Grasspea is a protein-rich hardy legume crop that can withstand even the harshest conditions of drought and salinity. Used often as cattle fodder, the crop also serves as a safety net for subsistence farmers and their families in South Asia region and Ethiopia. However, when consumed in significant amounts, as during a famine, grasspea can transfer toxic amounts of neurotoxin ODAP, causing permanent paralysis in adults and brain damage in children.
A research partnership between ICARDA and Indian institutions is working to develop and disseminate new strains of grasspea that are safe for prolonged consumption, while reaping higher yield and greater biomass content for enhanced fodder production. The project is implemented in five states in India (Assam, Bihar, Uttar Pradesh, Chhattisgarh and West Bengal), promoting improved grasspea in traditional rice growing areas as a second crop in rice fallows and for mono-cropping in degraded land where no other crop is grown.
The project developed several new varieties with less than 0.1% toxin, with tolerance to drought and water logging, and far higher yields (up to 43% more). Varieties like ‘Prateek’ have 0.08% and ‘Ratan’ only 0.06% toxin levels. The improved varieties were evaluated by partner institutions in India under local conditions for disease and pest resistance and suitable ones demonstrated to farmers through on-farm demonstrations for final selection.
To widely disseminate the safe grasspea technology, the project partners with the local NGOs to conduct grassroots outreach in villages, helping replace farmers’ traditional high-toxin grasspea varieties with improved varieties, as well as training them on planting and crop management. The Tagore Society for Rural Development in Sunderbans runs awareness campaigns and field days, with particular focus on training women farmers on growing grasspea in rice fallows as a second crop, and storing and cooking methods to ensure its safe consumption.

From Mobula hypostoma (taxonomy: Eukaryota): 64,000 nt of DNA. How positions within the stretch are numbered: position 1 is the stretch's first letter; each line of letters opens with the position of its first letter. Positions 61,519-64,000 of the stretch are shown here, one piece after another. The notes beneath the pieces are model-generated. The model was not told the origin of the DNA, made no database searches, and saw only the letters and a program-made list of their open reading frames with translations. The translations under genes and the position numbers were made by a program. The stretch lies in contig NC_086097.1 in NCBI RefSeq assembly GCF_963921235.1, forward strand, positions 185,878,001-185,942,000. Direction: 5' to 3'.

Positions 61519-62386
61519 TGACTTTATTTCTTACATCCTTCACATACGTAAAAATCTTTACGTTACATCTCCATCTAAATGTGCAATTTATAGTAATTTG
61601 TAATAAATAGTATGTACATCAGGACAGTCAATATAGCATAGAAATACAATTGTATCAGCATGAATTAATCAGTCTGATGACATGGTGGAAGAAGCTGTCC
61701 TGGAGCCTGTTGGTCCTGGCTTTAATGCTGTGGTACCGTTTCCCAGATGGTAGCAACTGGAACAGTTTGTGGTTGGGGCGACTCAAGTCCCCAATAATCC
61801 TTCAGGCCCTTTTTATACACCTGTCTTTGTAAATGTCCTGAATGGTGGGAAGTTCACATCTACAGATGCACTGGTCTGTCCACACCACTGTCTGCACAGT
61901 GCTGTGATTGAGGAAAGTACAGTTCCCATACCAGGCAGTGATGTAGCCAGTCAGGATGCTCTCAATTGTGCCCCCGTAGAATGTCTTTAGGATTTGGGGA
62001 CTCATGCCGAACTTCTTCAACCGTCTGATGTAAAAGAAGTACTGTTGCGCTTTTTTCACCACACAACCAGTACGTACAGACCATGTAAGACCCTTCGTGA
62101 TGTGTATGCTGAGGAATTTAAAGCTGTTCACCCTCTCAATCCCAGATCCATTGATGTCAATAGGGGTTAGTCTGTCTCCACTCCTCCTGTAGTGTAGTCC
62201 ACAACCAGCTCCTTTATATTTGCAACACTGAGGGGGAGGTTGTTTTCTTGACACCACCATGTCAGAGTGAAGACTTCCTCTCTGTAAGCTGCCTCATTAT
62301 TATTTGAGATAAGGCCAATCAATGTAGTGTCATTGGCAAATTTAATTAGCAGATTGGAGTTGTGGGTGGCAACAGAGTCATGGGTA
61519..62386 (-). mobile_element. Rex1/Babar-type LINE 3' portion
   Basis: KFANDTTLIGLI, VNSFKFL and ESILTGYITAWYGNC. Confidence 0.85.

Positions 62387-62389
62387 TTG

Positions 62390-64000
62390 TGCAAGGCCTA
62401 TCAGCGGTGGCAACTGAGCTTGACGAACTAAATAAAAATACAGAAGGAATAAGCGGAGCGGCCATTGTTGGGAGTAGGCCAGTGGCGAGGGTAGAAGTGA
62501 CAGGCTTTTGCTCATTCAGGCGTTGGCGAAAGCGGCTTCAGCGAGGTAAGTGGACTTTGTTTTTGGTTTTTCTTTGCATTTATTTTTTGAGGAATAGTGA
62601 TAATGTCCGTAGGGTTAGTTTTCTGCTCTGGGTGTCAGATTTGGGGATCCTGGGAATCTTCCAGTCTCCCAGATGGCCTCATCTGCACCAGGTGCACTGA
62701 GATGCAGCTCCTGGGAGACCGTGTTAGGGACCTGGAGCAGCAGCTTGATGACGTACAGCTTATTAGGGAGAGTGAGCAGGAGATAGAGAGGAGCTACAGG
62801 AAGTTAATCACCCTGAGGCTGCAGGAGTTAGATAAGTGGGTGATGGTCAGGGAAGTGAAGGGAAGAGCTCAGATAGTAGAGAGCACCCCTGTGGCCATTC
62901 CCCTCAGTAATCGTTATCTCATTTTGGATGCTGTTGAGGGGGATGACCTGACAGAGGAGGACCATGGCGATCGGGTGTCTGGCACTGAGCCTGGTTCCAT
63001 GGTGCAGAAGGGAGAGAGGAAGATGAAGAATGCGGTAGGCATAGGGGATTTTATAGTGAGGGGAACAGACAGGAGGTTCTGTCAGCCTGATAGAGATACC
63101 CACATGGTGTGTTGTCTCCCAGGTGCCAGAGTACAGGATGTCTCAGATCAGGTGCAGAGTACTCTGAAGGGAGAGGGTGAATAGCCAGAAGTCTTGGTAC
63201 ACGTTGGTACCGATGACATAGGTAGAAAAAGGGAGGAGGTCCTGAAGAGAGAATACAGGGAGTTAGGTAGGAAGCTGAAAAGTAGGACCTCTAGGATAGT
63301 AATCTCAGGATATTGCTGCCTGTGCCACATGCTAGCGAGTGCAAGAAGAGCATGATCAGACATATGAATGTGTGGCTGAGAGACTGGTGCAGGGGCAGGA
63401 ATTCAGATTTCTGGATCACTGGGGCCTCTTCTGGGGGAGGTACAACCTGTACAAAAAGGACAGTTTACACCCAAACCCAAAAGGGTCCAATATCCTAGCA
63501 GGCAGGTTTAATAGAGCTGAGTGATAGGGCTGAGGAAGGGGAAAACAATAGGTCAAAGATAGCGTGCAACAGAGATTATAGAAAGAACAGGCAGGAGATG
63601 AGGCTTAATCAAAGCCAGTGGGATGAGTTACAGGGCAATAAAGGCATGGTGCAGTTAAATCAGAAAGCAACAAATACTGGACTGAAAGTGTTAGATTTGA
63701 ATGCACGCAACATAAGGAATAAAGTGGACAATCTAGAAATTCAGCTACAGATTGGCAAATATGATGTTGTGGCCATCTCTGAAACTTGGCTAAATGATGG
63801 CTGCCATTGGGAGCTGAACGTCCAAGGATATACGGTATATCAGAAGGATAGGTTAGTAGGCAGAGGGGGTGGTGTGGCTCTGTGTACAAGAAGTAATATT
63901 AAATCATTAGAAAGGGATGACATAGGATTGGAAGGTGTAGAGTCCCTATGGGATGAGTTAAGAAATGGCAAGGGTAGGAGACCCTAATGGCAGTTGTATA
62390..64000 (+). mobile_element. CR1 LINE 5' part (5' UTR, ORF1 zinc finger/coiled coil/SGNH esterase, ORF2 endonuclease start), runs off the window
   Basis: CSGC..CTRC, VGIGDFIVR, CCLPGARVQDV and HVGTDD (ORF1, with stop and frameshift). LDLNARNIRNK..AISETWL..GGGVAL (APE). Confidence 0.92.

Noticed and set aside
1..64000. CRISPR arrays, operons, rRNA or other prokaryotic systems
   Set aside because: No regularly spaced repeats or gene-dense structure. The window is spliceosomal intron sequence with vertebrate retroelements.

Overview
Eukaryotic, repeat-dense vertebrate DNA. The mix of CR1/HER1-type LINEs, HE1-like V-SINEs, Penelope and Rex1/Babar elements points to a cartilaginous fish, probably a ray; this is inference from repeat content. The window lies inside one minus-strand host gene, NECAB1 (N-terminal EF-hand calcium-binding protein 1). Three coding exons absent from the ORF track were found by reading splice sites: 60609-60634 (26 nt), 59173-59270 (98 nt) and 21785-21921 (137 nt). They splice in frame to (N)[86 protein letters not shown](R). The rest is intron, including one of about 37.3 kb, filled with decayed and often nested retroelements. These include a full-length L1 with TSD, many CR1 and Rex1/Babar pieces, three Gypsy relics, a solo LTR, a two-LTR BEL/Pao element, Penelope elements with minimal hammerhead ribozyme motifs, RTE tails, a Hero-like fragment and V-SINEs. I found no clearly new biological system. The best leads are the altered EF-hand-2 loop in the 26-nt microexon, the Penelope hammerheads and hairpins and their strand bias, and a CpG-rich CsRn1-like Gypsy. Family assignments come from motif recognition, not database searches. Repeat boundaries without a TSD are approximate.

For seed security, the project has established seed hubs at the village level, 20 thus far, producing quality seed of improved grasspea varieties with the participation of farmers. The farmers are able to swap old toxic seeds with new safe varieties through these hubs.
The project, implemented under Government of India’s National Food Security Mission, had started out as a pilot project in 2010 in the aftermath of a massive cyclone that struck the Sunderbans villages along India’s Bay of Bengal in 2009. The flooding by sea water had left the soil severely saline and hostile to any crop, leaving thousands of farmers without source of food and livelihood. Today the detoxified grasspea is offering a safe and nutritious crop option to the farmers that can survive severe salinity, droughts, heat and water-logging.
- Improved grasspea reached a coverage of 1745 ha across 283 villages with a total of 4817 farmers directly participating in the project (2013-15)
- Twenty seed hubs established at village level providing timely quality seed of improved grasspea. A total of 1280 tonne of seed have been produced by farmers at different project sites
- Close to 8,800 farmers trained (1700 women) on detoxifying grasspea and its safe handling and cooking
(See ICARDA’s South Asia and China Regional Program)